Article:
7. Homing Sheep

One of the problems of selling breeding stock is - not enough repeat business. We go to great trouble to market our sheep. We listen patiently to callers, answer innumerable questions, conduct field inspections, and eventually sell a ram and a few ewes. Then the damn ewes start having lambs and our customers don't need us any more.

But after a lot of thinking and scheming, Rouseabout has found an answer - secretly, over in the Badlands where-Mother-of-all-things does not venture, he is breeding Homing Sheep. We sold the first ewe recently to a lady in Rosevale, about 10 km away. Every day Rouseabout secretly checked the flock, and after 5 days, that ewe came home, all ready to sell again. (This poor young ewe had crossed a bitumen highway, a creek, about a dozen fences and turned up in the back paddock.) Rouseabout was ecstatic about the success of his plan until MOAT announced "That is the ewe we sold last week, I'll have to ring that lady". And she did!! The very happy lady came and picked the ewe up again. She said the little ewe had been frightened away by dogs. Rouseabout nodded sympathetically.

Rouseabout is now working on another top secret program to breed a special line of ewes that don't produce lambs until they are five years old (the secret - a high proportion of Hippo blood plus a dash of merino).

8. Sheep Pruning improves Orchard

Quite a few people have bought or are considering using damaras to clean up orchards. Philip & Denise have a citrus orchard, and tried 6 sheep in a small patch of trees with the idea of keeping grass and weeds down. The trees were struggling at the time and when the sheep proceeded to prune the trees, Philip thought he would be faced with replanting the area soon.

But, instead of the drop in production he expected, that patch of trees produced the heaviest yield on the property, a phenomenon he is still struggling to understand. (Reported in "Acres Australia").

9. Customer Discounts

Talking of repeat business, we have decided to offer benefits to customers who have already bought sheep from us. If you have ever bought sheep from us, we will offer a discount of 20% on current prices for any repeat business. We believe our prices and service are the best around, but this will ensure repeat customers get a good deal. And we have a new crop of lambs from our new Ram "Leopard". He is a majestic black ram with white spots, and seems to be producing a high proportion of very pretty black and brown lambs with white spots. He is very fertile and active - his flock produced two sets of twins and two single lambs, all born on the one day.

10. Why Buy Sherana Sheep?

We try to provide the best value when you buy damara or dorper genetics from us. How?

  • We have a large range of genetics - 11 unrelated ram lines and at least 7 unrelated ewe lines. So, when your old ram reaches his use-by date, you can find a new line with us. We change our breeding ram regularly.
  • We do not sell cull animals for genetics. Cull ewes and rams either get eaten by us or our friends, or go to butchers, or are sold at the Gatton sheep auction.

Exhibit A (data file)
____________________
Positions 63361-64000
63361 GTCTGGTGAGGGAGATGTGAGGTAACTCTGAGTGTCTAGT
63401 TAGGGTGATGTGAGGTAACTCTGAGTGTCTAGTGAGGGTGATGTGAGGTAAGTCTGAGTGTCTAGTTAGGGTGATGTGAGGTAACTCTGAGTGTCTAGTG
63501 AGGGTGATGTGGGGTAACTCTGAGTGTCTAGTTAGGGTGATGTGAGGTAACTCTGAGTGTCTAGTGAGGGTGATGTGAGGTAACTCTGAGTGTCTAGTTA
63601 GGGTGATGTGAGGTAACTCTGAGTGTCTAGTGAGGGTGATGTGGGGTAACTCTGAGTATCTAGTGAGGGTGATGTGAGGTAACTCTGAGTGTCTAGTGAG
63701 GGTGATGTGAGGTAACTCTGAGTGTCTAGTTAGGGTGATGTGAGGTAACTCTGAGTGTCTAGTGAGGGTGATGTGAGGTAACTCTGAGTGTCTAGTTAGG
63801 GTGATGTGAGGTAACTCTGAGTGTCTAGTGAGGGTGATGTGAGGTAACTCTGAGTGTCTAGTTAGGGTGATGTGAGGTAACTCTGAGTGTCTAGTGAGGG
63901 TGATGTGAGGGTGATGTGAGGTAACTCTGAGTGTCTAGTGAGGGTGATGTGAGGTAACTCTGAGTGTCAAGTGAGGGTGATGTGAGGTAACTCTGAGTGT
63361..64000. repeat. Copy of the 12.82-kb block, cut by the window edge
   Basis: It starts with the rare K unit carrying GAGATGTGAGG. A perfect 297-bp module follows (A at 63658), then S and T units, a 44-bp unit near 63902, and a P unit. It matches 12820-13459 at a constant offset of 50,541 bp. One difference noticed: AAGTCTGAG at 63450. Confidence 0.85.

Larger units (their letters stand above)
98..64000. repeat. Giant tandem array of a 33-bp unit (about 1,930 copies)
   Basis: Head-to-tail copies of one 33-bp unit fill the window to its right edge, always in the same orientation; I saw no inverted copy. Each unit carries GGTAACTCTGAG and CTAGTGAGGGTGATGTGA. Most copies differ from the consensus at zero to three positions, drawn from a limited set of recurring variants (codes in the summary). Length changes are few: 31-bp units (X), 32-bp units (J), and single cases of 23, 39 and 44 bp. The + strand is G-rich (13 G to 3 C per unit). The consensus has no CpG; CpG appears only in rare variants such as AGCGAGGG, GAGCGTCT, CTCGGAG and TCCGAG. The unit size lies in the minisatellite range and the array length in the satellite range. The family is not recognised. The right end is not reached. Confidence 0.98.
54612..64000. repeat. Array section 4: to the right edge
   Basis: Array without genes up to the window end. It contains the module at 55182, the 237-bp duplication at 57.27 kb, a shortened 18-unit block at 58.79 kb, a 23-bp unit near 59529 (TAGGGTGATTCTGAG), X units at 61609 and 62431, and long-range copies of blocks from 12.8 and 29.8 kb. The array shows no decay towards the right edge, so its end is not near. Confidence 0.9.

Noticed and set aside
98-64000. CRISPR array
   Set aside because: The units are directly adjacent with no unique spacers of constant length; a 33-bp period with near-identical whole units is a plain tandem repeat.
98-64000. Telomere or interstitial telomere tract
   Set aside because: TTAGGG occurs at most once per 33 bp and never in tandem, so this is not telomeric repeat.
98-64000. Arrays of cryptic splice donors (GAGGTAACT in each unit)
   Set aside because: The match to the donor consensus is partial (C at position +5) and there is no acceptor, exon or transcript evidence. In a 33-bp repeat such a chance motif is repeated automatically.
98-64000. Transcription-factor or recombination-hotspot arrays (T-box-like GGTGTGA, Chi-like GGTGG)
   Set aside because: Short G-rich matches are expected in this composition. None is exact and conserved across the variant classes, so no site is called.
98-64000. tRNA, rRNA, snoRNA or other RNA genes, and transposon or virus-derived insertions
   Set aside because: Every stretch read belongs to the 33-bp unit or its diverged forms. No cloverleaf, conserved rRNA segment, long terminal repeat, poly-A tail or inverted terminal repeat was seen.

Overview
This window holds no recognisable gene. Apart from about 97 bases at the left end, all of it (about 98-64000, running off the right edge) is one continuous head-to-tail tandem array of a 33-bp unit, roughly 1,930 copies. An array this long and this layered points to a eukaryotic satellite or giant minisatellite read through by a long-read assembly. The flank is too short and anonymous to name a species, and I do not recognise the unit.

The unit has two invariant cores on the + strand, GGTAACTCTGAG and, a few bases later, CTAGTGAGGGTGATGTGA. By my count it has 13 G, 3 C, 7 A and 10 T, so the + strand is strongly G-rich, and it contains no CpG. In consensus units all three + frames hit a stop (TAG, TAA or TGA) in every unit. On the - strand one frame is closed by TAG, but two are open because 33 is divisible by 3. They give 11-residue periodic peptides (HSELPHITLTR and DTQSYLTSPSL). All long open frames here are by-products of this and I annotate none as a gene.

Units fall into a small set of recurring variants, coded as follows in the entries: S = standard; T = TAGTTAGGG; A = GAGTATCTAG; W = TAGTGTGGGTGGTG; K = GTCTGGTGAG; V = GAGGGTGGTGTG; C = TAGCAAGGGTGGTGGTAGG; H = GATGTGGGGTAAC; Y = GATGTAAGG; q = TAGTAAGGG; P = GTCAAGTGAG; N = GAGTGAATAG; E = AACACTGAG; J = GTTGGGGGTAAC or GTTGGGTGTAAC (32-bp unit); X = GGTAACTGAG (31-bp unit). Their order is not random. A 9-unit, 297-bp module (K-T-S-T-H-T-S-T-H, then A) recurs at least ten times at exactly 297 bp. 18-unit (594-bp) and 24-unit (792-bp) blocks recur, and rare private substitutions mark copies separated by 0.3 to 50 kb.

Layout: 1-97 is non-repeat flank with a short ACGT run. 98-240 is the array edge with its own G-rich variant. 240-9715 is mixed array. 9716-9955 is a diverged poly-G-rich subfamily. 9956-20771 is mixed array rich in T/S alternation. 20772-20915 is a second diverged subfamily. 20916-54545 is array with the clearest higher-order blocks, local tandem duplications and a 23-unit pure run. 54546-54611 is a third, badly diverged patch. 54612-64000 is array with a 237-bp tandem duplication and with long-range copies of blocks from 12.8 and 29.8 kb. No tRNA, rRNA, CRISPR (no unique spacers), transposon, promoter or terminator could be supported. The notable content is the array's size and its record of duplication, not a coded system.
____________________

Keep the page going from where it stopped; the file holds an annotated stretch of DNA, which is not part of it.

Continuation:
• We have a strict culling policy. Rams are culled if they are highly strung, poor doers, or with poor coats or confirmation. Ewes are culled if the have any sort of lambing problems, take too long to have the first lamb, miss a lambing, refuse to raise the lamb for no apparent reason, or have a dead lamb. (Very few damara ewes do these things.)
  • In future, all cull rams will be neutered before sale to ensure they do not enter the gene pool, or weaken the market for good rams.
  • Our record keeping and breeder management is good, so we know who are the parents of every stud sheep. We welcome visitors and will explain our systems and our records.
  • If any of our sheep are defective, or not what we promised, we will replace them.
  • We watch the market and try to ensure our prices are competitive.
  • We will negotiate package deals.
  • If you wish, all sheep will be drenched for worms as they leave our property.
  • We will consider transporting sheep, if the numbers are sufficient. (We recently took a ute load of sheep to Oakey for three customers at Blackall and Barcaldine.)

11. Cattle & Sheep.

We run cattle and sheep, and are breeding good environmentally suited cattle. If you would like to see "The Sherana Cattle Report" (another irregular publication), please let us know.

12. Coping with Drought.

After surviving the Millennium Drought (so far) we have learnt some things. There are seven things to do:

  1. Select animals that are adapted to your expected environment. You could raise Texel sheep & Friesian cows at Cloncurry and Longreach (at great cost), but you would be better off with Damara sheep and Brahman cattle.
  2. Keep every bit of water that falls on your land. Store every bit in tanks, in dams, in your soil and pasture, or in underground reservoirs. Don't let a precious bit run off your land. (More on this later).
  3. Maximise pasture production with spelling, rotation grazing, soil loosening and aeration, improved pastures and focussed re-mineralisation of soils.
  4. Assume the worst and whatever happens will be a pleasant surprise.
  5. Develop drought proof water supplies - very deep dams or underground supplies. Small farm dams all go dry when you need them most. (Experience talks).
  6. Don't expect anything from governments except words, paperwork, counsellors and more taxes, fees and levies to pay for them.
  7. Buy feed supplements when they are cheap - you are sure to need them.

Best Wishes for 2004

From Mother-of-All-Things, the Rouseabout, the White Wolf, 300 Delightful Damaras and 15 Dopey Dorpers.

Viv & Judy Forbes.